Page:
Spoilt for choice?
The best thing about online dating is the amazing number and variety of people you get to meet with a click. Sometimes, that’s also the worst thing.
If you’ve spent years failing to meet a suitable partner through traditional means – perhaps you belong to a small church, or you have a limited Christian social circle – you may be dazzled by the endless possibilities on offer when you take your dating online. And with good reason. Modern technology has allowed millions of people to meet their partners when their paths would never have otherwise crossed – what a blessing! However, the thing that makes online dating so successful can also be its downfall, so we need to navigate it with thoughtfulness and self-awareness.
When I first joined a Christian dating website, I was excited to discover all the interesting and attractive people I was sharing that corner of cyberspace with. However, during my 10 years of dipping in and out of the church singles scene, I noticed something interesting. Many of those same people remained, year in and year out, surrounded by great prospects but still searching for that special someone (and yes, obviously, I was one of them!).
There are many complex reasons for this but one, I suspect, is that we can start to take a marketplace approach to dating. With endless possibilities, and new people appearing every week, there’s less incentive to ‘settle’ and commit to one person. You may meet someone lovely today, but you might meet someone even better tomorrow. Having so many options can make us less likely to see the value of the person in front of us, because we’re always looking over their shoulder in case someone better is coming along.
It’s a known characteristic of human nature that the more choice we have, the less likely we may be to make a decision. Studies have found that, for instance, if someone has a choice of three products, they are likely to settle on one; but if they have a choice of 20, they’re more likely to be overwhelmed by ‘choice overload’ and feel unable to decide, ultimately leaving empty-handed.
Psychologist Barry Schwartz has also found that having too much choice can lead to anxiety and ‘decision paralysis’, and that having fewer options can actually lead to feeling happier, more satisfied and less concerned about missed opportunities. Less really is more.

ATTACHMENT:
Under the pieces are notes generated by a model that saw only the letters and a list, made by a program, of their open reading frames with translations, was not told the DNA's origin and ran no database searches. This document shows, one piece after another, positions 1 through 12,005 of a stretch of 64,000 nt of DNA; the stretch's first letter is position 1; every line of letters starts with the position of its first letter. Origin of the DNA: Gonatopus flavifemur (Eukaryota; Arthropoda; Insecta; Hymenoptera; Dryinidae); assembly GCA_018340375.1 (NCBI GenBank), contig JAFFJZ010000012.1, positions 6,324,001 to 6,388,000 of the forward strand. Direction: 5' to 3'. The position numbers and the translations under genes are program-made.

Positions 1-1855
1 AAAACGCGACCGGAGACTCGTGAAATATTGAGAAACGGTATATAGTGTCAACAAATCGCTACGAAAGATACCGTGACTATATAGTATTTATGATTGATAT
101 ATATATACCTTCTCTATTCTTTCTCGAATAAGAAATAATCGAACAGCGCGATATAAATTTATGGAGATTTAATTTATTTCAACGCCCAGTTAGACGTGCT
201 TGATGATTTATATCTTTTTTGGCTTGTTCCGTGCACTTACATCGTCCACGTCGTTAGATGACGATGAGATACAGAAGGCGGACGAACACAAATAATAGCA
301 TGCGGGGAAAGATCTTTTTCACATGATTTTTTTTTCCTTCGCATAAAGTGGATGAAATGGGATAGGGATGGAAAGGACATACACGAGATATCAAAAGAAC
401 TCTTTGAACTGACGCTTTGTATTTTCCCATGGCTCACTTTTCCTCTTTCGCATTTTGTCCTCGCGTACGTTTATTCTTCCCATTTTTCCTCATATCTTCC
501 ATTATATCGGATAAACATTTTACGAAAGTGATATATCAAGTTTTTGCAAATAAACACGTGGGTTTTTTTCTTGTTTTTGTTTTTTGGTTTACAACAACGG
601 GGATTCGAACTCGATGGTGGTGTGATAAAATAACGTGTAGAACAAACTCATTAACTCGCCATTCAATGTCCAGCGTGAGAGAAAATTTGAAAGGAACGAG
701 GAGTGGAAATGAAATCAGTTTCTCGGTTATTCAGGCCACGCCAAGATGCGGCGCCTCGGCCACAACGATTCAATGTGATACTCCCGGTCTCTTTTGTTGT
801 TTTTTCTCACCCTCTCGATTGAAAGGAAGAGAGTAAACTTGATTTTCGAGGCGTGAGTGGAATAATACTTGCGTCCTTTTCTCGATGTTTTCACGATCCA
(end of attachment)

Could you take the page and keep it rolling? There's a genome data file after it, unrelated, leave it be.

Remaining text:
The same can be true in dating. We’ve never had so many potential partners, yet more of us than ever remain single. So if you feel like you’re drowning in a sea of possibilities, and finding it hard to commit to dating one person, here are my top tips:
1. Know your dealbreakers. Although it’s good to keep an open mind about the kind of person you might meet, being aware of your boundaries, goals and values, and focusing on individuals who share those criteria, will help to narrow your search.
2. Concentrate on the individual. Instead of taking a scattergun approach to contacting people online, take time to read their profiles and only contact those who really catch your interest.
3. Practise self-awareness. A child follows their desires; an adult directs their desires. If you know you have a tendency to be dazzled by all the attractive people you might encounter, or become obsessed with the search for perfection, take time to step back and observe your behaviour and impulses, and remind yourself to take a more mature approach.
4. Don’t multi-date. If you meet someone you’re interested in, date only them until you decide if the relationship has real potential or not. Don’t continue to browse online profiles, contact people or set-up dates. Commit to interacting with one person at a time.
5. Keep your eyes on the prize. Of course, there are millions of attractive possibilities out there, but you can’t marry all of them! Your goal is to meet one person you are attracted to, with whom you share values and can build a life. Staying focussed on that means you’re more likely to find a partner for life.
Read next: How do I know if they’re right for me?